The age-old question, “Which came first, the chicken or the egg?” is a fun debate-starter for lively dinner time conversation or for actual pondering, despite there being no actual firm answer to the question. I think most of us are resigned to that, and we don’t really need an answer. It’s thinking about the question and discussing the possibilities that keeps us entertained.
The same could be said for the 21st century question, “Which comes first? Cultural change or technological change?” Sure, we’ve written articles on how you need the right culture to embrace tech change and culture is a main driver in the digital transformation. Yet we haven’t answered the question. So here’s another question: Do we need to?
Technology drives cultural change in the workplace
Throughout history, technology has driven cultural change. Consider the major cultural and social impacts of the Industrial Revolution, cars, and computers, for example. In our personal lives, technology has brought about cultural change in ways we probably don’t even recognize, such as relying on social media and texts for our communications vs. seeing each other in person, streaming Netflix rather than heading to a local movie theater, or downloading music instead of buying CDs.
As technology advancements are made, they influence workplace culture by enabling change. For example, having a central data repository that’s easily accessed vs. filing cabinets full of papers has broken down barriers and enabled cross-department collaboration. New tools mean teams are the new norm. With 24/7 access to applications and information, employees can work when they are most productive rather than being tied to a 9-to-5 structure. Leadership is less top-down and more across-the-board.
Yet even as I write those words, I am not sure if technology drove culture or vice versa.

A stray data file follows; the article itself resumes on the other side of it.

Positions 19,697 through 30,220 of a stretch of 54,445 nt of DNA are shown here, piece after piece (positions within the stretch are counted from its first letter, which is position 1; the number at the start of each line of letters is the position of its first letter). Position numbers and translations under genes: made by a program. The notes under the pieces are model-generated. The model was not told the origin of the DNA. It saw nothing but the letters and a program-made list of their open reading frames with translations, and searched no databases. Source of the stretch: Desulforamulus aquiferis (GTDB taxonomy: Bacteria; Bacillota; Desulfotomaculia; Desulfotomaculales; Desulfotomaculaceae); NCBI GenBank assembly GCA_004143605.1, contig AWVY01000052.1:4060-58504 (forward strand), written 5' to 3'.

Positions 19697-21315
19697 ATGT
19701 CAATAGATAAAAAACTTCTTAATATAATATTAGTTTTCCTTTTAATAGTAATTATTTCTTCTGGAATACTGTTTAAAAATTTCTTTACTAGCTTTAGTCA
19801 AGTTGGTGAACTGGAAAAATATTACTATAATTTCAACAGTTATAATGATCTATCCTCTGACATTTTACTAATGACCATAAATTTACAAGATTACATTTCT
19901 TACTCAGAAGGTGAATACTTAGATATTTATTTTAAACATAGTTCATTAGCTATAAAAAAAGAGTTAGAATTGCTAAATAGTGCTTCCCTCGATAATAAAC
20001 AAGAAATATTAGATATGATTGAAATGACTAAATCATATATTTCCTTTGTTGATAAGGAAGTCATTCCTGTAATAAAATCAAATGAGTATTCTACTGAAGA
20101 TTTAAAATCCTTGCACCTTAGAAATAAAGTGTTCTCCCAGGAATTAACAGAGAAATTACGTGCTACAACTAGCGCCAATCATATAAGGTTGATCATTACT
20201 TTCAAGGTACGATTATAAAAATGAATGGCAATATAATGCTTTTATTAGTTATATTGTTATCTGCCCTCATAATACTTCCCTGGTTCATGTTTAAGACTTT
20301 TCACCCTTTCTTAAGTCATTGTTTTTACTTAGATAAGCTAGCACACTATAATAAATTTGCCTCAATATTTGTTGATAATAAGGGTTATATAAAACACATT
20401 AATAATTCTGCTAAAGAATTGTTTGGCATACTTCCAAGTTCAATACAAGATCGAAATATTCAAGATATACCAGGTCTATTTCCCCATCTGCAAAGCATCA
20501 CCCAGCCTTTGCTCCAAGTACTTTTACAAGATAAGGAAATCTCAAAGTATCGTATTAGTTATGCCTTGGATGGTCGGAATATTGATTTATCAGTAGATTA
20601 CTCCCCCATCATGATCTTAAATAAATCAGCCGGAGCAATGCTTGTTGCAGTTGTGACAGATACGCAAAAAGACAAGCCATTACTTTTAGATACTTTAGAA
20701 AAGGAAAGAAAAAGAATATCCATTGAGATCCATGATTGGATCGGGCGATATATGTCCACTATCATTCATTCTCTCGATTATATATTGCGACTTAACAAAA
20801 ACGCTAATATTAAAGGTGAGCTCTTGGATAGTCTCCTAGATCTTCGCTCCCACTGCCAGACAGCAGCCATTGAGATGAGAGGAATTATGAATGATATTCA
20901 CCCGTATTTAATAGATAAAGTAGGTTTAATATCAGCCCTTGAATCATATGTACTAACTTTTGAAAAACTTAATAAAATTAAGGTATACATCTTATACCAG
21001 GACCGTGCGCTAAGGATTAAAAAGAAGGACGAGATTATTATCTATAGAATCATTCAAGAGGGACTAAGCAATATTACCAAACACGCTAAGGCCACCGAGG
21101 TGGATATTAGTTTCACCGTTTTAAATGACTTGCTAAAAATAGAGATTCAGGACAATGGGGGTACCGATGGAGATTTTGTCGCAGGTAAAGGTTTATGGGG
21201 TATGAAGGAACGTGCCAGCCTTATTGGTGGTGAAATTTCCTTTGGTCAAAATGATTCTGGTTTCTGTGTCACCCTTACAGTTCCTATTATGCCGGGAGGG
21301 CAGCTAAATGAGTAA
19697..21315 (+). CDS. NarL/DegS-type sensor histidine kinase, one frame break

Culture drives technological change in the workplace
As powerful as technology can be in driving change, it can also be influenced by a changing culture that demands the tech enable new ways of doing things. For example, consider the history of telecommuting. From the OPEC oil crisis of the 1970s that drove up the price of fuel to the Clean Air Act of 1990 that required businesses to reduce commuting hours, the mindset that people had to be “at work” to work slowly changed as we started to telework from home. Since then, technology has evolved to enable remote workers and today we take the ability to work anywhere, any time for granted thanks to smartphones, laptops, WiFi, and collaborative applications and cloud-based platforms such as Slack and Dropbox.
Did technology enable this change? Or did circumstances drive the technology?
Is being open to change more important than knowing what drives it?
As with the chicken and the egg debate, however, I’m not sure it matters if technology drives workplace culture or vice versa. What matters is being adaptable to that change, and anticipating needs proactively rather than being reactive when a shift comes about.
Being open to change—either technological or cultural—can also work to a company’s advantage. Organizations can use their corporate culture as a recruiting tool, for example, competing for top talent by offering a collaborative, creative environment as opposed to a top-down leadership one. At that point, the culture becomes a competitive advantage, but it does not happen without the technology to enable it.
Maybe there isn’t an answer and maybe it doesn’t matter. Maybe what matters is being open to changes in both culture and technology to ensure your organization is, and continues to be, best-of-breed.